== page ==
The continuing political crisis in Armenia is now entering a new stage after snap elections were announced for June 20. This follows an agreement reached at a March 18 meeting between Prime Minister Nikol Pashinyan and Gagik Tsarukyan, the leader of the biggest opposition bloc in parliament. The third largest party, Bright Armenia, also agreed to the early elections.

There is an undeniable internal dimension to the crisis. Snap elections are necessary to address political deadlock after months of demonstrations demanding Pashinyan’s resignation following a major defeat in a war with Azerbaijan in 2020.

Pashinyan’s calculus is clear and sound. The opposition is largely discredited because of its links to the former, pre-2018 revolution government, which was accused of large-scale corruption and overall ineffectiveness. This means the opposition will find it hard to win a majority of votes, let alone garner enough to create a coalition.

Still, the elections will be competitive. Artur Vanetsyan, a former top security official under Pashinyan and now one of the opposition leaders, said he would participate in the election. Another contestant is likely to be the former president, Robert Kocharyan, who earlier announced he would take part. “Yes, we will run, we will fight, and we will win,” Kocharyan told journalists earlier this year.

One critical decision yet to be made is the electoral system to be used. It is not clear if the ruling party’s proposed but not yet adopted electoral reforms will be used, or whether the old system will survive.

The new elections may well result in diffusion of tension, but the structural troubles which beset Armenian politics will remain. Deeper deficiencies, such as a lack of accountability, absence of an independent judiciary, and weak parliament will weigh negatively on any new government.

The vote also has a significant external dimension. And here Russia’s position matters — not so much because it will assist one side or other — but because it will exploit each side’s vulnerabilities.

Russia is in the happy position of favoring both sides of the aisle, and that makes the Kremlin’s position unique. For once, Russia does not need to throw its full support behind an openly pro-Kremlin candidate because in reality, each plausible Armenian governing entity is becoming increasingly dependent. In one masterly stroke in November, Russia wedged itself into the only territorial conflict in the South Caucasus where it previously lacked direct influence. With its peacekeepers in Karabakh and the Armenian army and the general public demoralized and confused after the 2020 debacle, the only hope for Armenia is to prolong the influence it still has in Karabakh by treading the Russian line.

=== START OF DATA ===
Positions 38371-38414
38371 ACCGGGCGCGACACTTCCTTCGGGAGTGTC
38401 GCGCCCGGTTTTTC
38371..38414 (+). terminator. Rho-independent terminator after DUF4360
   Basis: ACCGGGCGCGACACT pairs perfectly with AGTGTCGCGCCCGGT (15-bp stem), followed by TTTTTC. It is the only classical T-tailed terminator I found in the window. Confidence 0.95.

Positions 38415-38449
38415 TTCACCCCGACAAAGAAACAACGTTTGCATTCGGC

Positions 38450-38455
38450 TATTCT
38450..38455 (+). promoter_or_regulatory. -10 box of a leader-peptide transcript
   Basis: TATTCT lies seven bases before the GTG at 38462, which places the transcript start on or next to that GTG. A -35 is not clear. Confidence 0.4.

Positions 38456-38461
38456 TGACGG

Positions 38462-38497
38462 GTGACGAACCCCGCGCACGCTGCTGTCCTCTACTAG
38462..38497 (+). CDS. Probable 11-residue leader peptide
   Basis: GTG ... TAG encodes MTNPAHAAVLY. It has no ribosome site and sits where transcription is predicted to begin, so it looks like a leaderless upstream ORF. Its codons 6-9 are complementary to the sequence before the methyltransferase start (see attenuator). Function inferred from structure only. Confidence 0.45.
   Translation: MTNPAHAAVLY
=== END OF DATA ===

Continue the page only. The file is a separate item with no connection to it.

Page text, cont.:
This unavoidable fact is gradually dawning into an understanding among Armenia’s political elite. The Russian position is more or less assured irrespective of which side prevails in the June elections and far beyond.

The election results will not, therefore, bring about significant foreign policy changes. Nevertheless, Armenia-Russia relations will be of importance. The opposition favors deeper ties with Russia, which could change the fabric of bilateral relations. Russia could push for Armenia’s deeper integration within its favored economic organization, the Eurasian Economic Union (EEU). Better trading terms for Russian companies could be sought, and more Russian state-of-the-art weaponry might be shipped in return.

Indeed, in this event, a new development could occur. Deeper integration would be significant, especially at the time when Russia is carefully navigating working to use the crisis in Belarus to promote the idea of a union between states.

Deeper ties with Armenia would also mean that Russia could again pit Armenia and Azerbaijan against each other. Such an approach is no novelty, but this time the intensity of the game would much greater. In four years’ time, Russia has to officially prolong its peacekeeping mission in Azerbaijan. Yet the Russian military presence disturbs political minds in Baku. A desire to abrogate the Russian peacekeeping agreement will be running high and President Putin will need to play a clever game. Some concessions to Baku might be effective, but other political and military messages might work.

Imagine the prospect of Russian peacekeepers preparing to leave, while a much better prepared and equipped Armenian army, bristling with Russian high-tech weaponry, prepares an irredentist military campaign. Moscow wins either way.

It is hard to see a way out of this for Armenia. Ordinary Armenians can hope that internal reforms improve everyday life, but the country remains vulnerable and its reliance on Russia will only increase because there are no other options. As for the future, Armenia-Russian relations are likely to serve as a model for the closer integration Russia hopes to encourage within the EEU.

Author’s note: first published at cepa.org